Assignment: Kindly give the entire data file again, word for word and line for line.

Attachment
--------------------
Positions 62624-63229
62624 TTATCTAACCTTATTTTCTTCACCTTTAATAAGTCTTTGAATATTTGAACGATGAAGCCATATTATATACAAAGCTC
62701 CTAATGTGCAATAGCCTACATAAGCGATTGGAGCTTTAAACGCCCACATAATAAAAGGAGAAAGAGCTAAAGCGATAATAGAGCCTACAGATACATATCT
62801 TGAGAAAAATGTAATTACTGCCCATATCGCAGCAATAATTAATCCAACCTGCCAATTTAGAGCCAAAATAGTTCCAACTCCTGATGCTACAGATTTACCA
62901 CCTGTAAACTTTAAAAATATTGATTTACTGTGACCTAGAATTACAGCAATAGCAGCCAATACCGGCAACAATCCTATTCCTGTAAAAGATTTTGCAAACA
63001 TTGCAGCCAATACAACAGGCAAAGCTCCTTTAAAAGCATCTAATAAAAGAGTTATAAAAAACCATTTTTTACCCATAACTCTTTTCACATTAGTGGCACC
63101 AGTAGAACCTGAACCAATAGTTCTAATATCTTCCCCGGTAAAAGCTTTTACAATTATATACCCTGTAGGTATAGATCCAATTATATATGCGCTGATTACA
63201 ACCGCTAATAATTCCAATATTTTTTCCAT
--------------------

Positions 62624-63229
62624 TTATCTAACCTTATTTTCTTCACCTTTAATAAGTCTTTGAATATTTGAACGATGAAGCCATATTATATACAAAGCTC
62701 CTAATGTGCAATAGCCTACATAAGCGATTGGAGCTTTAAACGCCCACATAATAAAAGGAGAAAGAGCTAAAGCGATAATAGAGCCTACAGATACATATCT
62801 TGAGAAAAATGTAATTACTGCCCATATCGCAGCAATAATTAATCCAACCTGCCAATTTAGAGCCAAAATAGTTCCAACTCCTGATGCTACAGATTTACCA
62901 CCTGTAAACTTTAAAAATATTGATTTACTGTGACCTAGAATTACAGCAATAGCAGCCAATACCGGCAACAATCCTATTCCTGTAAAAGATTTTGCAAACA
63001 TTGCAGCCAATACAACAGGCAAAGCTCCTTTAAAAGCATCTAATAAAAGAGTTATAAAAAACCATTTTTTACCCATAACTCTTTTCACATTAGTGGCACC
63101 AGTAGAACCTGAACCAATAGTTCTAATATCTTCCCCGGTAAAAGCTTTTACAATTATATACCCTGTAGGTATAGATCCAATTATATATGCGCTGATTACA
63201 ACCGCTAATAATTCCAATATTTTTTCCAT